One pound will yield about 3 medium-sized zucchini or about 3 cups sliced or rough chop.  Most summer squashes are interchangable in recipes, so if you cannot find zucchini, substitute yellow squash, pattypan squash, Zephyr summer squash, or chayote. Just remember, overcook zucchini and you end up with mush. There is no way to salvage it other than to make soup.

Quinoa

Treat quinoa much like rice, bringing two cups (or less) of water to a boil with one cup of grain, covering at a low simmer and cooking for 10–15 minutes or until the germ separates from the seed. The cooked germ looks like a tiny curl and should have a slight bite to it (like al dente pasta). Alternatively, you can use a rice cooker to prepare quinoa, treating it just like white rice (for both cooking cycle and water amounts).  Quinoa may also be germinated in its raw form to boost its nutritional value. Germination activates its natural enzymes and multiplies its vitamin content. In fact, quinoa has a notably short germination period: Only 2–4 hours resting in a glass of clean water is enough to make it sprout and release gases, as opposed to, e.g., 12 hours with wheat. This process, besides its nutritional enhancements, softens the grains, making them suitable to be added to salads and other cold foods.  Quinoa is considered by the Incas as the ‘mother of all grains’.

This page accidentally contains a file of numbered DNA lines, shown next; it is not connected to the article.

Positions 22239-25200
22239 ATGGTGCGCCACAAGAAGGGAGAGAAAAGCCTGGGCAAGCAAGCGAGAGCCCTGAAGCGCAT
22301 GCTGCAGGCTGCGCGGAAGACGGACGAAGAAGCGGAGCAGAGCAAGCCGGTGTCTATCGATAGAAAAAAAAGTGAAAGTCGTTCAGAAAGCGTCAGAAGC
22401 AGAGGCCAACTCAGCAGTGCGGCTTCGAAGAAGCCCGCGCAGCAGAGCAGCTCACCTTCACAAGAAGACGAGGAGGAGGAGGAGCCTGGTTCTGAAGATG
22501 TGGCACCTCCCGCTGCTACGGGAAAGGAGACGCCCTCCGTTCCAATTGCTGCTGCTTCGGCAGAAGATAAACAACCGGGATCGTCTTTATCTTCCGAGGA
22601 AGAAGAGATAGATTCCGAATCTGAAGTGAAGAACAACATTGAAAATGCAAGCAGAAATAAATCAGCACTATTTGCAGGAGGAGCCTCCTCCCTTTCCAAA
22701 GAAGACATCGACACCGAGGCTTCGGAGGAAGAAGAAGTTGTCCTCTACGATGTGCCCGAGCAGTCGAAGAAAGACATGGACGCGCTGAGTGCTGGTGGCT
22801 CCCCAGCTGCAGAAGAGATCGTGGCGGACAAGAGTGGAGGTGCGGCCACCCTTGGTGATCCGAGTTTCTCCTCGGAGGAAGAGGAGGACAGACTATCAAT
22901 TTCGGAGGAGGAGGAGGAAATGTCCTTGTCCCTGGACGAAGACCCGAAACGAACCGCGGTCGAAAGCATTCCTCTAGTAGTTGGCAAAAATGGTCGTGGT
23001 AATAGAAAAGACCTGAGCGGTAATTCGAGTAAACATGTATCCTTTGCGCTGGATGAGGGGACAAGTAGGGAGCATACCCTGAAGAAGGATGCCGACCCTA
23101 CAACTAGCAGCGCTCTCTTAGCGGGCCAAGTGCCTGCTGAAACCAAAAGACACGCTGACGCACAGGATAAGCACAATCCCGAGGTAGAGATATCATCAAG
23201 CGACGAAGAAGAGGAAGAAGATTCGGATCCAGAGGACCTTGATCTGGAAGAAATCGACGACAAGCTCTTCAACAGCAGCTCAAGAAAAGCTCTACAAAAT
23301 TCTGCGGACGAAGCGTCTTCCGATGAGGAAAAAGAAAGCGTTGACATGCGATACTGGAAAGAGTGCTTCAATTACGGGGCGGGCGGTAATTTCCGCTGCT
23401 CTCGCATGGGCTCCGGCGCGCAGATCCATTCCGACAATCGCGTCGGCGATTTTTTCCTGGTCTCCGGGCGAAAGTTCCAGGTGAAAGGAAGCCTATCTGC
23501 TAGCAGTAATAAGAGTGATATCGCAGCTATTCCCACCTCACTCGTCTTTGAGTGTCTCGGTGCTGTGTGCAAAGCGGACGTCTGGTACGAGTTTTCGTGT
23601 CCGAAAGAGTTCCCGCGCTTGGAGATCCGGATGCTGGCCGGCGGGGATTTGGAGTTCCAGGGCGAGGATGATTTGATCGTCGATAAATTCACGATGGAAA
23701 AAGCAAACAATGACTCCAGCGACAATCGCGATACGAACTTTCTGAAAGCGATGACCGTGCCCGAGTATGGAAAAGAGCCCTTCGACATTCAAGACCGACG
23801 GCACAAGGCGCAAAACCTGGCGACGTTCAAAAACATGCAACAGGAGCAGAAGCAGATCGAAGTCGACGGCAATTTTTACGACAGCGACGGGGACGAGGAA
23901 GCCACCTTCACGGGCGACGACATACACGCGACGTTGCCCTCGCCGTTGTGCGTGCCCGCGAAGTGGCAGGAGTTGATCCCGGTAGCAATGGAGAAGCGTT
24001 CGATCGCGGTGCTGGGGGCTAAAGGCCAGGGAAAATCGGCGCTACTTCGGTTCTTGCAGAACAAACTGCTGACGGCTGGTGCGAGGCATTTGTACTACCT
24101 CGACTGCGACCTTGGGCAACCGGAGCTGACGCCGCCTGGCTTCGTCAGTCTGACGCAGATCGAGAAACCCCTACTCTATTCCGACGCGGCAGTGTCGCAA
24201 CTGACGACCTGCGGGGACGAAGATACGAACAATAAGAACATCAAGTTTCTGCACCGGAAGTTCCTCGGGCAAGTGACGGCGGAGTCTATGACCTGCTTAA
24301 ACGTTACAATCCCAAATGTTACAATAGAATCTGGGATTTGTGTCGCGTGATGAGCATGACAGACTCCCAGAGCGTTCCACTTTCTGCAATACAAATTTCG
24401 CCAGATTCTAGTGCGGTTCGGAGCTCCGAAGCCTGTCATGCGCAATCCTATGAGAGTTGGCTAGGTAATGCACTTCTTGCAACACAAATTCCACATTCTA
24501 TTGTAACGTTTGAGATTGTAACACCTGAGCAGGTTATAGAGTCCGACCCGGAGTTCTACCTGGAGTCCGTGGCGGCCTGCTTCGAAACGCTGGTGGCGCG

Chaulafan

Chaulafan is an Ecuadorian version of fried rice. There are many different types of chaulafan: shrimp, chicken, pork, mixed.   In most major cities in Ecuador you will find chifas or Chinese restaurants, these are usually the best places to eat chaulafan.

Tree Tomato

A tree tomato or tomate de arbol, also known as tamarillo, is a South American fruit that is similar in looks to a roma tomato, rather pointed and with a thicker skin than a Roma.  Tree tomatoes can be either yellow orangish and the inside will be orange or dark red or almost purple. They can be eaten plain, or you will find they are used frequently in juices and in desserts (cooked in a panela or sugar cane syrup with cinnamon, clove and other spices). One of the most popular to use them is to make an aji or hot sauce, that is usually spicy and is served with many different Ecuadorian dishes.